The California Institute for Regenerative Medicine (CIRM) announced on January 17, 2012 that its governing board approved a $40 million initiative to fund one or two Stem Cell Genomics Centers of Excellence in California. CIRM was created by California’s Proposition 71, which authorized the state to issue $3 billion in grants over ten years to support biomedical research in support of regenerative medicine. Since its inception, CIRM has funded basic and translational research on all aspect of regenerative medicine. This is CIRM’s first targeted expansion into the study of the genetics of stem cell biology.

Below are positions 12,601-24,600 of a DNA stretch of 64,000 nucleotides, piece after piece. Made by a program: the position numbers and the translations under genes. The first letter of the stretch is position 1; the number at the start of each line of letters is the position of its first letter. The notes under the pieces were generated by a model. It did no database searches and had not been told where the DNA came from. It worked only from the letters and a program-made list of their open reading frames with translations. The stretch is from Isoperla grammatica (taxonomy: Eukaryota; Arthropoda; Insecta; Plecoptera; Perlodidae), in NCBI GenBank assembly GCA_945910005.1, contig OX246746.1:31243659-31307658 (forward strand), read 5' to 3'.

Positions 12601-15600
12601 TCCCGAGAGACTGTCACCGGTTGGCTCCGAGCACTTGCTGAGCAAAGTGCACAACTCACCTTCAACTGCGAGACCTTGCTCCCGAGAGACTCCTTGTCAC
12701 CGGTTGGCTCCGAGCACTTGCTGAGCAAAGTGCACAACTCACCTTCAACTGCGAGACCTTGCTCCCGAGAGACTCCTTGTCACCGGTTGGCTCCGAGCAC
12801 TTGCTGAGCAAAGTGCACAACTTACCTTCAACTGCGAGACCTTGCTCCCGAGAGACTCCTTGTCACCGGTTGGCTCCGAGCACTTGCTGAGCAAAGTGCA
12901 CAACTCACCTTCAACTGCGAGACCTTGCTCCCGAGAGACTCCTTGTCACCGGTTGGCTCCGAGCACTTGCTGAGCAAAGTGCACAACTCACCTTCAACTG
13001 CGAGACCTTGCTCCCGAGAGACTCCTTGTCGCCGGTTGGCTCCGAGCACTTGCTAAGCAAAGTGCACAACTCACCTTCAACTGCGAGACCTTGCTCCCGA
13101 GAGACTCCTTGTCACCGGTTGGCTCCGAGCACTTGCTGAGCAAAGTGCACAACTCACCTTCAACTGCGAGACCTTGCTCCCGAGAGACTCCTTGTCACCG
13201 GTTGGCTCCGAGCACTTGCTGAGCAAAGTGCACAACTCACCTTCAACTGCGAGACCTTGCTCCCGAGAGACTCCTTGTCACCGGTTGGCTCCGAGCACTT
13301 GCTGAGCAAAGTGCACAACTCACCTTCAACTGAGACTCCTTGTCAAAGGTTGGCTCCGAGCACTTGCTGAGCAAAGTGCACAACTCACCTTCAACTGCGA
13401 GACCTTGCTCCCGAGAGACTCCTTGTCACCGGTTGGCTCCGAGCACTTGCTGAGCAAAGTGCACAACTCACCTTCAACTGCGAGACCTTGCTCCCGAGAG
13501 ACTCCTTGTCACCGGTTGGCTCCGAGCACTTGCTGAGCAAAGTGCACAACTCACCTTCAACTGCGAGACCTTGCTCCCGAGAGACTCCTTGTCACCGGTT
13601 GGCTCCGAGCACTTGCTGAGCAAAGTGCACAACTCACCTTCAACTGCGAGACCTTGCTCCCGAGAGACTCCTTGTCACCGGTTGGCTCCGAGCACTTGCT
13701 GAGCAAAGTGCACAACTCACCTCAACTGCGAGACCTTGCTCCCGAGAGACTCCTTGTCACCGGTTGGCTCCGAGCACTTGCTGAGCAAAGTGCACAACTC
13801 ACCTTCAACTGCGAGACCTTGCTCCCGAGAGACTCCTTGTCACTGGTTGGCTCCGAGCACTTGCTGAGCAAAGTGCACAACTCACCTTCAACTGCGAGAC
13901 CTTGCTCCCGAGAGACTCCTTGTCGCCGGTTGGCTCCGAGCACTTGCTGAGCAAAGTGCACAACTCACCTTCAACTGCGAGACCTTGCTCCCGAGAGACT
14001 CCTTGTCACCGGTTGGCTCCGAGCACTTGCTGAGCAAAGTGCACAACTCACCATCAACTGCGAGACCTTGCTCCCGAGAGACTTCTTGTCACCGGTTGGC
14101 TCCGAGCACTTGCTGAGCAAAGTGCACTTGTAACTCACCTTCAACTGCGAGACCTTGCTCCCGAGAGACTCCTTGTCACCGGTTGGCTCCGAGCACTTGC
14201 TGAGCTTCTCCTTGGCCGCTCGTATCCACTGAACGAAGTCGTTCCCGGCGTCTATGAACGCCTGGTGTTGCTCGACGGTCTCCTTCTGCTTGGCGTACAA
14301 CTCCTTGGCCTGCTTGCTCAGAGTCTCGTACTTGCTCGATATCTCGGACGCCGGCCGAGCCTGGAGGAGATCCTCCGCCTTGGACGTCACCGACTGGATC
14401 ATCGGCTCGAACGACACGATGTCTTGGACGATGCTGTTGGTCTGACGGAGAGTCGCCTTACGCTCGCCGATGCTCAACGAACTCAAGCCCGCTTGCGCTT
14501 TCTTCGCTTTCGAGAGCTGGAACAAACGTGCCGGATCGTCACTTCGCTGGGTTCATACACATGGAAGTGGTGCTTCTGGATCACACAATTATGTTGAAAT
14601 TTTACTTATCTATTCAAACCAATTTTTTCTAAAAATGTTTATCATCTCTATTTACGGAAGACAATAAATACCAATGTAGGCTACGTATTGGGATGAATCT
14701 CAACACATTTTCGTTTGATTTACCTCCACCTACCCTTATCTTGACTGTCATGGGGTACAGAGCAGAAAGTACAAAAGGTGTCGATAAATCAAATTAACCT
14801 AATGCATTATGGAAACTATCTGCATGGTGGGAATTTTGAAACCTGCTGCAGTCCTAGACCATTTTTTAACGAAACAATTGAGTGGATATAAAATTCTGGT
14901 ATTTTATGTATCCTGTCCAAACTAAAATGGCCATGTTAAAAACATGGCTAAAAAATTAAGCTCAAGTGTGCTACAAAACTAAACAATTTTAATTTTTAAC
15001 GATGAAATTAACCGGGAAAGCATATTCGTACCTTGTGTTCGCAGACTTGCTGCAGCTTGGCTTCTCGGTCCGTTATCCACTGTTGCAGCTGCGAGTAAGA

I spoke to Natalie DeWitt, Ph.D., Special Programs Officer of CIRM regarding the initiative and, in particular how the use of genomics will advance the goals of California’s initiative. Stem cells, she noted, are a good system for genetic studies because of the unique biology of the cells. For instance, stem cells can be differentiated to form specialized cell types useful for cell therapies and patient-specific disease modeling, e.g., with a particular type of stem cell – the iPS cell. Genomics technologies are important for understanding the molecular drivers of differentiation, and how genes interact with environmental conditions to produce disease states in specialized cell types. Genome characterization of cell lines destined for cell therapeutics will provide assurance that the cells are safe and do not have activated oncogenic pathways, or carry gene variants associated with disease.